Jal, you are right about all of that.
Sitting on 4" thick concrete bricks added that many inches to the 20" of depth in my 3'x8'x20" beds. My husband didn't think they needed to be that deep until I told him (then showed him) that carrot roots can grow as deep as 5.5 feet. Onions have a lot of shallow roots but some deep ones as well. I handed him my book on plant roots. He was quite surprised. The two 4'x8'x12" beds were set up to use up the extra soil we had. We plan to go up another 12" this fall.
As you noted, roots do travel in all directions and take up a huge amount of space. Square foot gardening is OK for some plants but you can't crowd plants or they won't do well. If you study the root developement of individual plants, you won't plant them so close. I planted my broccoli, brussel sprouts and cauliflower at the spacing recommended by the seedsman for an in-ground garden. Same with the onion family, beets, spinach, lettuce.
I did however, decide to show my husband what happens when you plant too close. So some sacrificial plants in one area. It surprised him to see how healthy the well spaced plants are versus those that are too close together. As well, the bugs can hide better and do more damage than had we been able to see them.
I also agree with some of the soil mix. One of our garden centers offered a mix for raised box beds. When I got the general percentage of everything in there, I knew I wanted to make my own - and did. I got the best topsoil possible at a really good price - well, if you have to pay for it. I also used good local compost and well rotted manure from a local Vermont company that I would trust with my plants. My beds hold enough moisture that I don't have to water every day and drain well so nothing sits in water. I haven't had to fertilize the raised box beds.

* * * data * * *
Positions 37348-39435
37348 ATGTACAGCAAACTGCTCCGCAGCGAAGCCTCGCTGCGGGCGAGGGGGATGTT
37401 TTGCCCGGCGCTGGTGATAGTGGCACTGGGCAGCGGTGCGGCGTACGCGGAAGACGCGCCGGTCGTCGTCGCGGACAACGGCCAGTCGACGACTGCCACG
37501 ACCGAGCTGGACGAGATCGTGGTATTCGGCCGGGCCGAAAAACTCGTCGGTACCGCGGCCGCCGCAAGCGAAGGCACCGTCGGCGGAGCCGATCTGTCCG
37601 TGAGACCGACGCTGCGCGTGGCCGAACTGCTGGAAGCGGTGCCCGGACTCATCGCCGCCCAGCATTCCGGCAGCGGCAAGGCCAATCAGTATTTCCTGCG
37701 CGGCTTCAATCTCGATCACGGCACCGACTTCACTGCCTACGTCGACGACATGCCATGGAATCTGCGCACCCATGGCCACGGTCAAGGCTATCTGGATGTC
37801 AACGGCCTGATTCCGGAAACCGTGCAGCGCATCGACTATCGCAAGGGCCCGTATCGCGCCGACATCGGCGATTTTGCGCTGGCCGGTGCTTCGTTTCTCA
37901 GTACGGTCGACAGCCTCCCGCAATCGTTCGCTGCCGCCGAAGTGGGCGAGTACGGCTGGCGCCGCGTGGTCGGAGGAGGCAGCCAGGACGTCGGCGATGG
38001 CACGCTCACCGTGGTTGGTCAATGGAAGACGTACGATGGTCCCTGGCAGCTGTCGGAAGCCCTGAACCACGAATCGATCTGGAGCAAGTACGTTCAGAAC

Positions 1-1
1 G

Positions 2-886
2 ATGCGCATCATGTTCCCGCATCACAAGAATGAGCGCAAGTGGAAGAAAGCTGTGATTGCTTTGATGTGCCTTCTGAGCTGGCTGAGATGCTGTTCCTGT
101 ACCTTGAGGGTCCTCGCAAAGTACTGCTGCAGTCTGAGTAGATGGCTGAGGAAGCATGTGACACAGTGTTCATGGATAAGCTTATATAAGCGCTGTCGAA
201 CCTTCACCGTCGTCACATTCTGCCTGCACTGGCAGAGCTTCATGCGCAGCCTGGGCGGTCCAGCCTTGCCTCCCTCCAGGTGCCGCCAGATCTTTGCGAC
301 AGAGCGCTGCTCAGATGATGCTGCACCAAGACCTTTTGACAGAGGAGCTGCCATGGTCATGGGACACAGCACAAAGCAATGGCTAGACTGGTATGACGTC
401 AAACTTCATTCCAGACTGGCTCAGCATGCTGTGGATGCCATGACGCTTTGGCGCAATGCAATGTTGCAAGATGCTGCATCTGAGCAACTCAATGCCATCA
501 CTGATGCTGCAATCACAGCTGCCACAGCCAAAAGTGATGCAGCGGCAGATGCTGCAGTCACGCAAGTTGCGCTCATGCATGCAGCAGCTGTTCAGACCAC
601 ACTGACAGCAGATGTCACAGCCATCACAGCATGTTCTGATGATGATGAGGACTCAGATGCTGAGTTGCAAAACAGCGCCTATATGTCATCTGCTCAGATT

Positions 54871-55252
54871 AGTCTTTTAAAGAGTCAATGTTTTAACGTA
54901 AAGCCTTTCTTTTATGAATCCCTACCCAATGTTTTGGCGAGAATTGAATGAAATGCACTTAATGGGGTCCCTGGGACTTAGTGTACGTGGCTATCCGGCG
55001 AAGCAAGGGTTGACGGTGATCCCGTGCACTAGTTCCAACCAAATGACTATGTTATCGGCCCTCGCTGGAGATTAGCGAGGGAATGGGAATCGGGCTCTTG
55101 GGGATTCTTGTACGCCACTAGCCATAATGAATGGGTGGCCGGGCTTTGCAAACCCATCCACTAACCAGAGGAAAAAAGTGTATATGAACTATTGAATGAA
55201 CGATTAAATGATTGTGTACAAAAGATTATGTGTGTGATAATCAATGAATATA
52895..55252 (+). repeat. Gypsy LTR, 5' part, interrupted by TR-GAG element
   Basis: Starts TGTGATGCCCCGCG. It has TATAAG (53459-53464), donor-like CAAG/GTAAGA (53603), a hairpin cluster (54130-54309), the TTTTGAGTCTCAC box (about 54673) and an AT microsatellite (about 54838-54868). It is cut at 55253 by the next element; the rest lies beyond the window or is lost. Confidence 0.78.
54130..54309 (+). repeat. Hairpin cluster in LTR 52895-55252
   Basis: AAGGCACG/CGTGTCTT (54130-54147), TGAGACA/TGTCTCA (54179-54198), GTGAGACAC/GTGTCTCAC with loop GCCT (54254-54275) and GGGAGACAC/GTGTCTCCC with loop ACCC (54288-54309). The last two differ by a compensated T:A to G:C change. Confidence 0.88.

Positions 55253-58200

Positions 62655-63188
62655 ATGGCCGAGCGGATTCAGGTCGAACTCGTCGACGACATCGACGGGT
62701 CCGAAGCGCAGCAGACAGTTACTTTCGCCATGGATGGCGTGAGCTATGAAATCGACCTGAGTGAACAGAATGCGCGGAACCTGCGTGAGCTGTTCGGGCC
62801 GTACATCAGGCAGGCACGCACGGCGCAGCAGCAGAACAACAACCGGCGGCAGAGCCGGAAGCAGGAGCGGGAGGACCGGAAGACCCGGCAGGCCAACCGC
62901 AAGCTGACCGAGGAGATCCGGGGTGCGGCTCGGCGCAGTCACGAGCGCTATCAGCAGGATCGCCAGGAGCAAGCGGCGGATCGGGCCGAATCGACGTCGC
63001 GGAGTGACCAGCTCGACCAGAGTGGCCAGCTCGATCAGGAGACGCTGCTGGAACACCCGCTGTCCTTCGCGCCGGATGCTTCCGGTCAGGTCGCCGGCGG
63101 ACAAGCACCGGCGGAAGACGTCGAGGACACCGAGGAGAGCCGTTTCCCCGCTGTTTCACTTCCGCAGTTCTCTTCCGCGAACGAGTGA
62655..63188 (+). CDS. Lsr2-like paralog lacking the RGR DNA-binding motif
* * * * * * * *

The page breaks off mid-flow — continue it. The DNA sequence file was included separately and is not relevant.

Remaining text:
Where I push my plants to grow for me is in the containers and I do still use them but not the small ones I used when I first started.
If I had the space and decent soil and a much better back & knees, I would love to have a garden like yours, Jal, because that is what I grew up with. My Dad had 9 kids to feed and we all helped in one way or another to maintain that huge garden.
Like many people across America, I am very much into growing as much of our food as possible so I know how it is grown. We don't all have the perfect soil or space to garden and so we look to the "experts" who will sometimes sell us what we don't really need. We also have a few of us older folks who love to garden but our some of our body parts rebel.
I think we could be respectful of the different methods of gardening because each of us is doing it the best way we can/know how. Many are first time gardeners and we don't want to discourage anyone from gardening or visiting this website because we have our own way of doing things.
I'm certain every gardener across America would love to have huge gardens and much longer growing seasons, better backs & knees and the experience of many years of gardening. Many are just learning and I say Kudos to everyone who is a first time gardener or trying a new method or plant.
And for all the experienced folks, I say thank you for sharing all of your wisdom. You do indeed inspire us all.